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All participants are invited to attend two conference receptions (food and drink will be provided), the first to be held October 5, and the second October 6.

October 5, 2006 McFall Center, Bowling Green State University 7 - 9 p.m.

"The Importance of Research Collaboration on the History of the Nuremberg Trials and International Law"

The importance of collaborative scholarly research is itself an undeniable facet of modern academic life in an era of globalizing education and communication. When coupled with the study of Nuremberg’s legacy, however, this importance expands on many levels. Historians, political scientists, archivists, criminologists, policymakers, attorneys and legal academicians, and even some philosophers, are coming together at this conference to share their experiences and findings with regard to the Trials of Nazi War Criminals at Nuremberg . 

Such face-to-face information sharing generates new research possibilities, new avenues of inquiry, new scholarly partnerships, and new perspectives on one of the seminal events of the mid-20th Century. But it also has a positive and measurable impact on the further development of international law and policy. This is true in both the direct and indirect sense. Directly, writings of the most highly qualified publicists (scholars) in an area of international concern are viewed under Article 38 of the Statute of the International Court of Justice as subsidiary means for determining international law. Indirectly, such research impacts the structural development of new international criminal institutions like the International Criminal Court in The Hague, and informs the decisions of judges such as those now wrestling with difficult post-conflict adjudications before the U.N.-backed tribunals for Rwanda, the Former Yugoslavia, Sierra Leone, and the forthcoming court for Cambodia.

The synergy of collaborative research is well-known. But its spill-over application to real-world problems and the development of law and policy is underappreciated. We hope to appreciate that aspect in a more formal sense at this conference.

Hosted by the Office of Research Collaboration

Speaker: Professor Michael Kelly

Michael Kelly is Professor of Law at Creighton University School of Law. He received his LL.M. in International & Comparative Law with distinction from Georgetown University and his Juris Doctor from Indiana University. Following graduation, Professor Kelly served as an attorney in the Indiana Department of Environmental Management. Before joining the Creighton faculty in 2001, he taught at Michigan State University College of Law.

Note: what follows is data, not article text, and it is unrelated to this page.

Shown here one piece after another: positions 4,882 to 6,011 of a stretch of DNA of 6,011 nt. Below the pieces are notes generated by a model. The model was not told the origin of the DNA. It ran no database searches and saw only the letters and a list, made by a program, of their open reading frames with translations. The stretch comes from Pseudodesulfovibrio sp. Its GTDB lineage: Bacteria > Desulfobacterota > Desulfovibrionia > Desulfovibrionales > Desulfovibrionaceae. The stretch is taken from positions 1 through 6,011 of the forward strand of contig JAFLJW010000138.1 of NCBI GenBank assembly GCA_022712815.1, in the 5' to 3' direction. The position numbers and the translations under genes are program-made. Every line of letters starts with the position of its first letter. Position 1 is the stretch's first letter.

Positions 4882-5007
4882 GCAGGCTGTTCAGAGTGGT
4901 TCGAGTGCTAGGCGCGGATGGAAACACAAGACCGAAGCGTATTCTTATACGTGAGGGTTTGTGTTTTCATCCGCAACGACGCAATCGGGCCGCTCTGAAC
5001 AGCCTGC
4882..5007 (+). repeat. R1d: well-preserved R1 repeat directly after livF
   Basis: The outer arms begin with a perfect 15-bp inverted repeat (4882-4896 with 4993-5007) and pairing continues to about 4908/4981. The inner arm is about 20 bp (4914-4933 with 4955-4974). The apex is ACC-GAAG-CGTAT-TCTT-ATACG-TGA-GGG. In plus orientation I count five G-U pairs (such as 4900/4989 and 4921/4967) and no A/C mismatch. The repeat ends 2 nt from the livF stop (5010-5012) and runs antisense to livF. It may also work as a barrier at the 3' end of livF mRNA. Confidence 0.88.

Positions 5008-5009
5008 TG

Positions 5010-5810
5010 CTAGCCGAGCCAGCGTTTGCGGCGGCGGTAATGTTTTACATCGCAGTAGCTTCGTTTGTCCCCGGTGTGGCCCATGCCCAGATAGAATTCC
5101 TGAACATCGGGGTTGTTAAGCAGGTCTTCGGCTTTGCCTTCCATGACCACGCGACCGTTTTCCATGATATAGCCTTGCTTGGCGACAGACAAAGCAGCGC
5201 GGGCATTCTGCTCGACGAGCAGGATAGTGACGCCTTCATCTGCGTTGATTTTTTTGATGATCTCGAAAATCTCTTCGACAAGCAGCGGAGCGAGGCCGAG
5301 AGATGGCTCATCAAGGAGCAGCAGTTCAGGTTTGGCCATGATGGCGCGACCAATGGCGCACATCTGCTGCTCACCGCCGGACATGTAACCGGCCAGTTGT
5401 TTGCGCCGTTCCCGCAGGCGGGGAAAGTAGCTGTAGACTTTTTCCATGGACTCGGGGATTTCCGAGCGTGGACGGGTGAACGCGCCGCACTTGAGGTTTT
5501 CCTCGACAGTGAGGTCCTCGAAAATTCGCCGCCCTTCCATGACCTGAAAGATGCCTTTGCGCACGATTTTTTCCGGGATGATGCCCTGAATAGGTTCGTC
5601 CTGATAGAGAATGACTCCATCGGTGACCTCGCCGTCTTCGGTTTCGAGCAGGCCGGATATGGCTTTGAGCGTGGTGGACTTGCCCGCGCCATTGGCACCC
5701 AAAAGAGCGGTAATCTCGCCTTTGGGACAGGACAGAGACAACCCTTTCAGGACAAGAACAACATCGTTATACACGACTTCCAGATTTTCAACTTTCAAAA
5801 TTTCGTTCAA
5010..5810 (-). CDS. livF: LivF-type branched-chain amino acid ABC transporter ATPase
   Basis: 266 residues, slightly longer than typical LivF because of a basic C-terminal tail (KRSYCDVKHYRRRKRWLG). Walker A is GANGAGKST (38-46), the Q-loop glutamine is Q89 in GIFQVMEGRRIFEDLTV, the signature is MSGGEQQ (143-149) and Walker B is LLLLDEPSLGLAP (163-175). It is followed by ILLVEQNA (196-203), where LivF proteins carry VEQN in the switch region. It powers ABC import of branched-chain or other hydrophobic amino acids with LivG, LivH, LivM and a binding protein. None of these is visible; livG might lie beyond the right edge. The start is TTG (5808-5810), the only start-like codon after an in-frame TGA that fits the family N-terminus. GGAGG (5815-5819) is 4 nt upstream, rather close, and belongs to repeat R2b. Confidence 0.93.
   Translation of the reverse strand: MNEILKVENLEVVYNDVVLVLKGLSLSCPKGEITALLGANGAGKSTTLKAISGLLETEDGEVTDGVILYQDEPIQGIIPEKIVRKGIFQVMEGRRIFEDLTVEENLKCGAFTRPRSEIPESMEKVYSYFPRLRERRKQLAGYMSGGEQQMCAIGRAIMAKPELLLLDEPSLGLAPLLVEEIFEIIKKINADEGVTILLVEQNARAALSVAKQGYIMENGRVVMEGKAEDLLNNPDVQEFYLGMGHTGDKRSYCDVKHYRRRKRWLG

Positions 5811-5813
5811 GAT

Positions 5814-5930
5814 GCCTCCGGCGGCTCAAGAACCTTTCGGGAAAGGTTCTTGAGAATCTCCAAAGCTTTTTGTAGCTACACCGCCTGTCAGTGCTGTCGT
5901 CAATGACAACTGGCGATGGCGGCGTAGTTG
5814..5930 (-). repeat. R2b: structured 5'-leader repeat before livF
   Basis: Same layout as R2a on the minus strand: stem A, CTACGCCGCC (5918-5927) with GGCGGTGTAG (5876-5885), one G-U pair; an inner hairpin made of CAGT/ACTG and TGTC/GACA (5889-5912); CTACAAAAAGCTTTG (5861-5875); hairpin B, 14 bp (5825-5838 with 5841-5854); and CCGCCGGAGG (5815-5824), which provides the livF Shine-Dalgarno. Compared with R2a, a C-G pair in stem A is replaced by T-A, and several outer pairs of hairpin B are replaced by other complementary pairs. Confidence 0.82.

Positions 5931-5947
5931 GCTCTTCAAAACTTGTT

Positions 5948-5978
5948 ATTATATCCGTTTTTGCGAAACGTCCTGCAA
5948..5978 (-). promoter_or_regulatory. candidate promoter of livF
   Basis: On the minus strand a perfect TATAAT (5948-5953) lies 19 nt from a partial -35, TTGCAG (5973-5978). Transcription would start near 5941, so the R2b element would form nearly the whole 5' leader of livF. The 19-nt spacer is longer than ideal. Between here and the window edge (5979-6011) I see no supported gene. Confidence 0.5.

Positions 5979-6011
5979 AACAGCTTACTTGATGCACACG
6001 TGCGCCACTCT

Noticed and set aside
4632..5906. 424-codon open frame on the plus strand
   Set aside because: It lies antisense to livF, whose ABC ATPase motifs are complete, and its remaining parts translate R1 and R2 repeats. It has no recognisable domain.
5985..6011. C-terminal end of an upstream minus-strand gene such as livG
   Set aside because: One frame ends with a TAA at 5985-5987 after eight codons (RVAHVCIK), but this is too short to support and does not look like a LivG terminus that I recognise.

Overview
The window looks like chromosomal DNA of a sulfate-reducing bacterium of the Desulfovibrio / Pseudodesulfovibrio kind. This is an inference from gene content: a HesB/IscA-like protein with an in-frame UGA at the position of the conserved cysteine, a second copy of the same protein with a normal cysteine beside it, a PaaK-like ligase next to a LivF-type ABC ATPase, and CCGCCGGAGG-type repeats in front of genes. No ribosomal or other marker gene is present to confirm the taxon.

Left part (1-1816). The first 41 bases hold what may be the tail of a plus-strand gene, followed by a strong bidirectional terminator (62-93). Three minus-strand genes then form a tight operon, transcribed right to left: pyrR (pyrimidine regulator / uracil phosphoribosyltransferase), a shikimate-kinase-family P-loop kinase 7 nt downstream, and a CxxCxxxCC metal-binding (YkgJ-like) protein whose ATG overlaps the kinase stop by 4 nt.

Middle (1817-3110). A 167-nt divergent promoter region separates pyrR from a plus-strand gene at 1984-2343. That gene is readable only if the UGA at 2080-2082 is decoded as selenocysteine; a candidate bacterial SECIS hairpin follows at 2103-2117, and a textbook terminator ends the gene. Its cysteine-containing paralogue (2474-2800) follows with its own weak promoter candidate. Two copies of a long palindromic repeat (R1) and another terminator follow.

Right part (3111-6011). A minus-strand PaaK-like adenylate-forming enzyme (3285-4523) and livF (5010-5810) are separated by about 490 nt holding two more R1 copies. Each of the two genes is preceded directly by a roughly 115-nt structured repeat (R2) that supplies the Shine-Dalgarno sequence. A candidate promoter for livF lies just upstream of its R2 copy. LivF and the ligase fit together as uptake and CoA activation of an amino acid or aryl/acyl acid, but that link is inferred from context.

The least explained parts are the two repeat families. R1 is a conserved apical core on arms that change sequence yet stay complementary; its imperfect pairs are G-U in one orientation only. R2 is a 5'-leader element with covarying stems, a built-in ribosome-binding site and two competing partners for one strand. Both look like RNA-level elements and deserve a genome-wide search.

Professor Kelly is author of the book Nowhere to Hide: Defeat of the Sovereign Immunity Defense for Crimes of Genocide & the Trials of Slobodan Milosevic and Saddam Hussein (Peter Lang Pub. 2005) with a foreword by Desmond Tutu, and co-author of the book Equal Justice in the Balance: America’s Legal Responses to the Emerging Terrorist Threat (Univ. of Mich. Press 2004). He has published articles on a variety of issues, including most recently “Pulling at the Threads of Westphalia: Involuntary Sovereignty Waiver, Revolutionary International Legal Theory or Return to Rule by the Great Powers?”, 10 UCLA Journal of International Law and Foreign Affairs, (forthcoming Spring 2006) and “The Tricky Nature of Proving Genocide Against Saddam Hussein before the Iraqi Special Tribunal,” 38 Cornell Journal International Law Journal, 983 (Fall 2005).

Professor Kelly has presented his ideas on United Nations Security Council reform to the Academic Council of the U.N. System in New York and at the Irish Association of Law Teachers in Derry. His Op-Ed columns have appeared in the Los Angeles Times, Philadelphia Inquirer, San Diego Union Tribune, Detroit News, Chicago Sun-Times and Houston Chronicle.  Recent op-ed’s appearing on the Jurist Network include: The Milosevic Trial Legacy: If Not Outcome, Hope” (Mar. 11, 2006), Sovereignty Redux: The ICJ Ruling in Congo v. Uganda” (Dec. 22, 2005), “Sovereign Immunity for Saddam? Not Likely” (Oct. 18, 2005), “The Irony of a Possible ICC Finding of Genocide in Darfur” (June 9, 2005), “Reaping the Whirlwind: Departures From International Law Helped Create Climate for Iraq Prison Abuses” (May 19, 2004) and “Could the New International Criminal Court Try Americans for War Crimes in Iraq?” (Mar. 17, 2003).

Professor Kelly teaches Public International Law, Native American Law, Comparative Constitutional Law, European Union Law, International Criminal Law, and National Security Law.

October 6, 2006 Dorothy Uber Bryan Gallery, Fine Arts Center, Bowling Green State University 5:45 - 7:45 p.m.

Hosted by the Social Philosophy and Policy Center, Bowling Green State University

Attendees are encouraged to view the following art exhibit currently on display:

COLOR: TEN AFRICAN AMERICAN ARTISTS

With titles like Biting Bling,  the objects in this exhibition include 40 remarkable pieces ranging from oversize beads to a small-scale shantytown. Described as edgy  and evocative,  COLOR weaves together personal expressions of race and identity from ten African American artists working with craft media such as clay, glass, metal, wood, fiber, and mixed/found materials.

This exhibition was organized by the Society for Contemporary Craft, Pittsburgh, Pennsylvania, and is made possible through the generous support of the Ohio Arts Council and the BGSU Ethnic Cultural Arts Program.

 

Graduate Program in Policy History | Bowling Green State University |  Bowling Green, OH 43403 | Phone: 1-419-372-2030 | policyhistory@bgsu.edu